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Theft by taking. Fulton Superior Court. Before Judge Hicks.
Appellant, pastor of the First Community Baptist Church, was accused of misappropriating county funds advanced to the church pursuant to the Comprehensive Employment & Training Act of 1973 (CETA) (a locally administered federal program). This appeal follows a jury verdict finding appellant guilty of theft by taking as charged.
1. Appellant concedes that the evidence may support a conviction for theft by deception. As theft by taking encompasses theft by deception, we find appellant's argument that the evidence does not support a conviction for theft by taking unpersuasive. See, e.g., Jones v. State, 137 Ga. App. 612 (4) (224 SE2d 473).
2. The contract between the First Community Baptist Church and Fulton County provided for specific procedures in the event of misappropriation. Appellant submits that his behavior constituted a civil wrong at most and does not warrant criminal prosecution. We disagree.
That appellant's behavior may have also been subject to private contract remedies will not prevent the state from prosecuting criminal offenders. Gerdine v. State, 136 Ga. App. 561 (2) (222 SE2d 128).
3. We reject appellant's contention that the conviction cannot stand because there is no evidence that the accused directly benefited from the misappropriation.
Evidence that the accused did not personally receive any benefit from the taking may, without any further showing by the state, refute an essential element of theft by taking or deception. See, e.g., Stewart v. State, 142 Ga. App. 493 (236 SE2d 278), where the evidence would not support the verdict against an individual who turned over money to a corporation which misappropriated funds. See also First Nat. Bank &c. Co. v. State, 141 Ga. App. 471 (233 SE2d 861). Here, however, there is evidence that the accused had engaged in criminal activity. The evidence authorized a finding that the CETA funds were given to the church with express reservations as to use; that appellant falsely swore that the funds were spent in accordance with the reservations; that the accused was the sole person authorized to sign checks on the account containing CETA funds; and that with knowledge of the CETA restrictions, the accused authorized the expenditure of CETA funds for non-CETA purposes. Therefore, notwithstanding whether appellant personally benefited from his acts, the evidence authorized the verdict. See Code Ann. 26-1803.
4. During the course of direct examination, after the accused had put his character in issue, defense counsel attempted to qualify a lawyer as a character witness. When the witness responded that he was not sure he could testify as to the accused's general reputation in the community because of "the way" the witness knew the accused, defense counsel refrained from examining that witness further as to the accused's character. On cross examination, over defense counsel's objection that this witness had stated that he did not know the accused's general reputation and that such testimony might also violate the attorney-client privilege, the prosecution was permitted to question the witness as to general reputation. Appellant assigns error to the court's ruling.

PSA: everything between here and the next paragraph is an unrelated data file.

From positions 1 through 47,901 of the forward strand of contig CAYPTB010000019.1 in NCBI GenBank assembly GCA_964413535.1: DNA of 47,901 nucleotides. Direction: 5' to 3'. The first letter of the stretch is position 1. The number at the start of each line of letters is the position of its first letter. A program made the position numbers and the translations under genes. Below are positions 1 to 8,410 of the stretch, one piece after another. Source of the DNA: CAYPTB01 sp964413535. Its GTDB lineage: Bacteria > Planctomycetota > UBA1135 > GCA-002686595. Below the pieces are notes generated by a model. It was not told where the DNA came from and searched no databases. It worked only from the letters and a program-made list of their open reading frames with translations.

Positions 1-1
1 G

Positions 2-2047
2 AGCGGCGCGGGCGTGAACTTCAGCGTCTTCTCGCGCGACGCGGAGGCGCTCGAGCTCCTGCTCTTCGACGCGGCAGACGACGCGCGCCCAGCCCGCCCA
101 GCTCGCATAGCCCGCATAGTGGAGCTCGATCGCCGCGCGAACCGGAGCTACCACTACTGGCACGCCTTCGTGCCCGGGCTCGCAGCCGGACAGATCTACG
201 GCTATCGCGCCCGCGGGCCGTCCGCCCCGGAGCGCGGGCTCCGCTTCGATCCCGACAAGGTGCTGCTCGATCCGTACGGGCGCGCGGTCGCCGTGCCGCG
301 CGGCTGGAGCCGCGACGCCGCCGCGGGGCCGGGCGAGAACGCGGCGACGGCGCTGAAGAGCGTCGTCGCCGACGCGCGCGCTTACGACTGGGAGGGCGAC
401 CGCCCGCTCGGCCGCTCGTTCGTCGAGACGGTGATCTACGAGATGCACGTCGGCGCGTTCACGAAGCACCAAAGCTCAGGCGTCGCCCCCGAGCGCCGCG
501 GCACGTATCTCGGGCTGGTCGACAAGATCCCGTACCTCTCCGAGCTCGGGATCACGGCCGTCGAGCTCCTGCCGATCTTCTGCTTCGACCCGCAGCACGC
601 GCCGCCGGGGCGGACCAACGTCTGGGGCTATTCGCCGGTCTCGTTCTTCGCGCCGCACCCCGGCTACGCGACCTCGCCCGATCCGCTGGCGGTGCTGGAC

Contrary to appellant's contentions, the witness did not deny knowledge of general reputation. Compare Sanford v. State, 203 Ga. 451 (A) (47 SE2d 268). The witness merely expressed a reluctance to testify due to his personal relationship with the accused. The record shows that the witness had knowledge of the accused's general reputation. Accordingly, the trial court properly rejected the appellant's objection to testimonial competency and allowed the character testimony. Hess v. State, 132 Ga. App. 26 (5) (207 SE2d 580). See generally Freeman v. State, 132 Ga. App. 742 (2) (209 SE2d 127). As to the claim of attorney-client privilege, see Buffington v. McClelland, 130 Ga. App. 460 (3) (203 SE2d 575). As to the rules of evidence applicable to character evidence, see Lynn v. State, 140 Ga. 387 (10) (79 SE 29); Giles v. State, 71 Ga. App. 736 (32 SE2d 111); Carroll v. State, 77 Ga. App. 251 (48 SE2d 491).
5. At trial, a witness was permitted to testify, over objection, that the accused had been in the company of unmarried women. We do not agree that the admission of this testimony requires reversal.
Prior to this testimony, the accused had placed his character in issue. Similar testimony had been elicited on direct examination of the accused. We do not consider the testimony so prejudicial as to require reversal. See, e.g., Carter v. State, 136 Ga. App. 197 (1) (220 SE2d 749); Martin v. State, 143 Ga. App. 848 (1) (240 SE2d 219).
6. The court did not err in failing, sua sponte, to instruct the jury to disregard certain testimony.
7. Appellant complains that the court erred in admitting into evidence, over objection, a certain chart which pictorially compared by means of bar graphs and pie charts CETA and non-CETA funding received by the church and the actual expenditures of such funds.
Appellant has failed to cite the portion of the record where the objection requisite to preserving appellate review was made. Under the rules of this court, we are unable to consider the asserted error. Code Ann. 24-3618 (c) (3) (ii); Post-Tensioned Const., Inc. v. VSL Corp., 143 Ga. App. 148 (9) (237 SE2d 618); Ricks v. State, 140 Ga. App. 298 (2) (231 SE2d 113).
Lewis R. Slaton, District Attorney, Joseph J. Drolet, R. David Petersen, R. Andrew Weathers, Assistant District Attorneys, for appellee.
Horton J. Greene, for appellant.
Friday May 22 03:22 EDT

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